Submitted by
Susan Blumberg-Kason (not verified)
Sun, 12/20/2009 - 11:15

For more information about Japanese owned businesses in Hong Kong before and during the war, check out Philip Snow's "The Fall of Hong Kong" (Yale University Press). I'm not sure if he talks about Nagasaki Joe, but the name rings a bell (and not from Martin Booth's "Gweilo").

The Luk Kwok Hotel was completed in 1933.

This photo from the HKPL dated 1934-1935 taken next to the China Fleet Club  shows The Sailors Home and Missions to Seamen and the Luk Kwok Hotel in the distance. However it appears that the tenements fronting Gloucester Road between Fenwick St and Luard Rd have not been built yet.


T, thanks for pointing out the Luk Kwok Hotel. If we look at it's place, and scroll down to the photos that show it, the 1964 photo shows the buildings on both corners of Luard & Gloucester. If you click through to the photo on Flickr and view the full-size version you can get a good close-up. In 1964, the Nagasaki Joe building houses 'Johnson Tailor'.

Moddsey & Susan, I've only glanced through Philip Snow's book in the library, but it looked like a good read. It doesn't have the detail of say Tony Banham's book, instead it gives a much broader coverage and looks at all parties involved. I'll have to get a copy for a proper read.

Barco508, that article gives some more info on Nagasaki Joe's fate. It shows he was interred after the British returned in 1945. I assume he would have been repatriated to Japan after that? The court case was prosecuting a chinese national who in July 1945 bought the restaurant that Nagasaki Joe was running (not the Gloucester Rd premises). It must have been clear to him then that the end of the war was close, and cash would  be the most useful thing he could have.

To find the licensing session reports, use the HK Public library's search page, and search old HK newspapers for 'licensing' in the content. To speed up working through the results I only look at newspapers dated Oct / Nov / Dec in a given year, as that's the time of year when the annual licensing sessions were held.

Regards, David

The name change from the Yamakawa Hotel to the Nagasaki Joe Hotel occurred during the licensing session on 9 November 1936. The address given for both premises was 62-63 Gloucester Road.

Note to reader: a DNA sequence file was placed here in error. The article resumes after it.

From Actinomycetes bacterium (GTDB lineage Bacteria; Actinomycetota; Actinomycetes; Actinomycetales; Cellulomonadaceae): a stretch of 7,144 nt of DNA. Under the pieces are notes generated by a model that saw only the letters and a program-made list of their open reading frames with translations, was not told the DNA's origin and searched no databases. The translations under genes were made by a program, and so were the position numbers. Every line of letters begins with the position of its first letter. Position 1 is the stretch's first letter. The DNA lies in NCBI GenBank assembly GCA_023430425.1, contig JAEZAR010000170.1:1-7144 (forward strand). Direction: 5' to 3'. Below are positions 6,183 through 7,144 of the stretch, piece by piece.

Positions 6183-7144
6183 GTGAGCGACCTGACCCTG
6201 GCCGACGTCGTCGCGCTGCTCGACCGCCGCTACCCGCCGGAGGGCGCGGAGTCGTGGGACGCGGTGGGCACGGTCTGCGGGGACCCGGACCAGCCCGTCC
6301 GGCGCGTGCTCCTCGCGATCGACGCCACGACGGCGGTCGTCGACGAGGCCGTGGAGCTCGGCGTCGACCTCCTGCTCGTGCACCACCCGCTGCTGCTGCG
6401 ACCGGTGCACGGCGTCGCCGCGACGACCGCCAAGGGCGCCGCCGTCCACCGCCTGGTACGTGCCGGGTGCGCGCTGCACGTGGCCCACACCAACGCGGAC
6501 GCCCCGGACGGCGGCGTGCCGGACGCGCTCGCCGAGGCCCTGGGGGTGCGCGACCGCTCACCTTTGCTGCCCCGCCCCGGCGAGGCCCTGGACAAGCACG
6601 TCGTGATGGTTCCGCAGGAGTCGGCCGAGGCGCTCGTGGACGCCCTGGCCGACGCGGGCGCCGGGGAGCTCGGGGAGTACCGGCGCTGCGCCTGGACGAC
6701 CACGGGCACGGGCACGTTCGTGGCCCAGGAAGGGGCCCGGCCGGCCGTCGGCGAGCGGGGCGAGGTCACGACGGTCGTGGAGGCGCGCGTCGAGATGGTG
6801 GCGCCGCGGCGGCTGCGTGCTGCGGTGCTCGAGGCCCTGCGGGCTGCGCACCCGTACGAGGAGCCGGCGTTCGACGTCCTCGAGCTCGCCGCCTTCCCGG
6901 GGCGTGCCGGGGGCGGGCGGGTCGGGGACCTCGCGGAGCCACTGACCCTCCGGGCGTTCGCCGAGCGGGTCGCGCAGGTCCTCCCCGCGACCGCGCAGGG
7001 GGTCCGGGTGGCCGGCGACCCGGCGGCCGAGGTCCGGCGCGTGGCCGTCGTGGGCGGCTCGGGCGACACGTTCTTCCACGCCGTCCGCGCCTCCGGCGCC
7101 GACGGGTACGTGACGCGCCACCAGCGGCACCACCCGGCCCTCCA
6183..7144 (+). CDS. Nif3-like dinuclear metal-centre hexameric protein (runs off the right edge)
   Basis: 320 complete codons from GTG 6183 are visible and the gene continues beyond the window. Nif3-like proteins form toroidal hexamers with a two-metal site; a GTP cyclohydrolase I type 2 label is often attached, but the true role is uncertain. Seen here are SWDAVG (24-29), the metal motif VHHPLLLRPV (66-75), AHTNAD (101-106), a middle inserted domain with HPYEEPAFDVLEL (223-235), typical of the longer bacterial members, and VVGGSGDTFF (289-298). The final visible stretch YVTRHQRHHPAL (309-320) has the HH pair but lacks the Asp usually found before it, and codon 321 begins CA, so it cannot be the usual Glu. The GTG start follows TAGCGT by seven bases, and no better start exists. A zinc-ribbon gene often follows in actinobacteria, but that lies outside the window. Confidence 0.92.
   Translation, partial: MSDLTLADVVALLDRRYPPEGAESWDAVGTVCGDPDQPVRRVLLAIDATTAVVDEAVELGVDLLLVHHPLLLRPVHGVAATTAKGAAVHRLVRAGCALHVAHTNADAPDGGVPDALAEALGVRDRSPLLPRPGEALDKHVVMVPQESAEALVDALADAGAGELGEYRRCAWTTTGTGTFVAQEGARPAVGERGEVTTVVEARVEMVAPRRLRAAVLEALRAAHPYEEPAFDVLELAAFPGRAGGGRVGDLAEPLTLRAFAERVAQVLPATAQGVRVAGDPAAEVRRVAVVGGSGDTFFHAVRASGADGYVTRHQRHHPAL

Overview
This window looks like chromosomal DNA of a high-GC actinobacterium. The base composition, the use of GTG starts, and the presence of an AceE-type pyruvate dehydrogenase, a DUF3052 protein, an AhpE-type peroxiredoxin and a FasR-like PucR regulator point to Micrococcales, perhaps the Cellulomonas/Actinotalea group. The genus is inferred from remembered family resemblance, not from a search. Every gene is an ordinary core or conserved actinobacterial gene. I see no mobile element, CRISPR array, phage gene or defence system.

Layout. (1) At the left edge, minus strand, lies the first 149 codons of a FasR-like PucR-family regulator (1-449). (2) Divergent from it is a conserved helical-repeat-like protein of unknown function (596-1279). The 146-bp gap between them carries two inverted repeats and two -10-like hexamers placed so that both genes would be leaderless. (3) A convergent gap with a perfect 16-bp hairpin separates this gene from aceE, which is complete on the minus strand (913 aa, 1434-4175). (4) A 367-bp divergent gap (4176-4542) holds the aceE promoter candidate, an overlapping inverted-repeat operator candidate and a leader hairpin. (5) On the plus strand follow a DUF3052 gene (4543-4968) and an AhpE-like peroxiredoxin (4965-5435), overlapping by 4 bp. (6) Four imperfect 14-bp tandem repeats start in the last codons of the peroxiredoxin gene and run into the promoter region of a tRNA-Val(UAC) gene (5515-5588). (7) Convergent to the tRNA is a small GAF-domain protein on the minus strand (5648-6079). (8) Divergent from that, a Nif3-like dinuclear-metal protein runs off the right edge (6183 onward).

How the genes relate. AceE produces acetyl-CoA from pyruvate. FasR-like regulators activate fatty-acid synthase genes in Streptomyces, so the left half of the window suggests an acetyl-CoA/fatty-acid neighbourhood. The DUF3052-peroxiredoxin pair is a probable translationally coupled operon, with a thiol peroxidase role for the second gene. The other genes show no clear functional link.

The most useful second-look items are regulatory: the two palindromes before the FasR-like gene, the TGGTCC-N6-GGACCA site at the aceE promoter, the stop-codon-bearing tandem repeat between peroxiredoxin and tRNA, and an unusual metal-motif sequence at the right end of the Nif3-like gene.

To give an indication when the building was erected, an application to the Licensing Board for the above premises known as the Yamakawa Hotel was heard during the licensing session on 8 November 1935.

I looked in Philip Snow's book and found one reference to it on page 36. It only listed the cost of a pint of beer and that it was a popular bar for British servicemen. When I looked at the footnote for that passage, I was brought to Emily Hahn's "Hong Kong Holiday" (1946), Gillingham, "At the Peak", Kevin Rafferty's "City on the Rocks", Oliver Lindsay's "The Lasting Honour" (1978), and Wright-Nooth's "Prisoner of the Turnip-Heads".

I've read Emily Hahn's "China to Me" which detailed HK during WWII.

In 1940, a Mrs Mitsuko Ohta (his wife?) took over the licence of the running of the Hotel whilst 'Nagasaki Joe' was imprisoned.

However, on 3 November 1941, the Nagasaki Joe Hotel no longer appears in the licensing sessions. A fresh application by a person called Soares (Portuguese?) for the same premises in the name of the Dixie Kitchen was made to the Liquor Licensing Board. The new premises sounds very American. Your guess is as good as mine if "Nagasaki Joe' was involved in the new operation. I think he would have known that the invasion of Hong Kong was on the horizon.

I am not familiar with the topic but have just stumbled upon the nice photos of the place. 
I don't know what I am missing, but to me the location of the place is pretty straightforward with all the information you have shown here. 

We have an address "Gloucester Road 6263". 
We have a photo with shadows that tell us the direction, that it was situated at the north-east corner of a block on Gloucester Road. 
Looking at the map, China Huarong Center, 60 Gloucester Road, now is at the north-east corner of the junction between gloucester road and Luard Road. The next number is 64-66 which belongs to Pico Tower, on the opposite side of Luard Road (north-west corner). 

So the hotel must be at the north-east corner where China Huarong Centre is now. The street numbers 62 and 63 were merged with 60. That happens quite often. 



In the original photos, I think Luard Road is the road in the foreground and Gloucester Road is on the right facing the harbour. It may be the north west corner of the Luard Road and Gloucester Road intersection.


The Japanese proprietor of the Nagasaki Joe Beer Hall in Wanchai is being held by the police on a charge of attempted murder of his wife, it is learned.

It is alleged that just after the closing hour, about 1 a.m. on Saturday, he had a quarrel with his wife and was alleged to have stabbed her with a dagger, wounding her in the throat. 

The victim was taken to the Queen Mary Hospital were (sic) she is now undergoing treatment." 

Source: Hong Kong Daily Press, page 12, 5th March 1940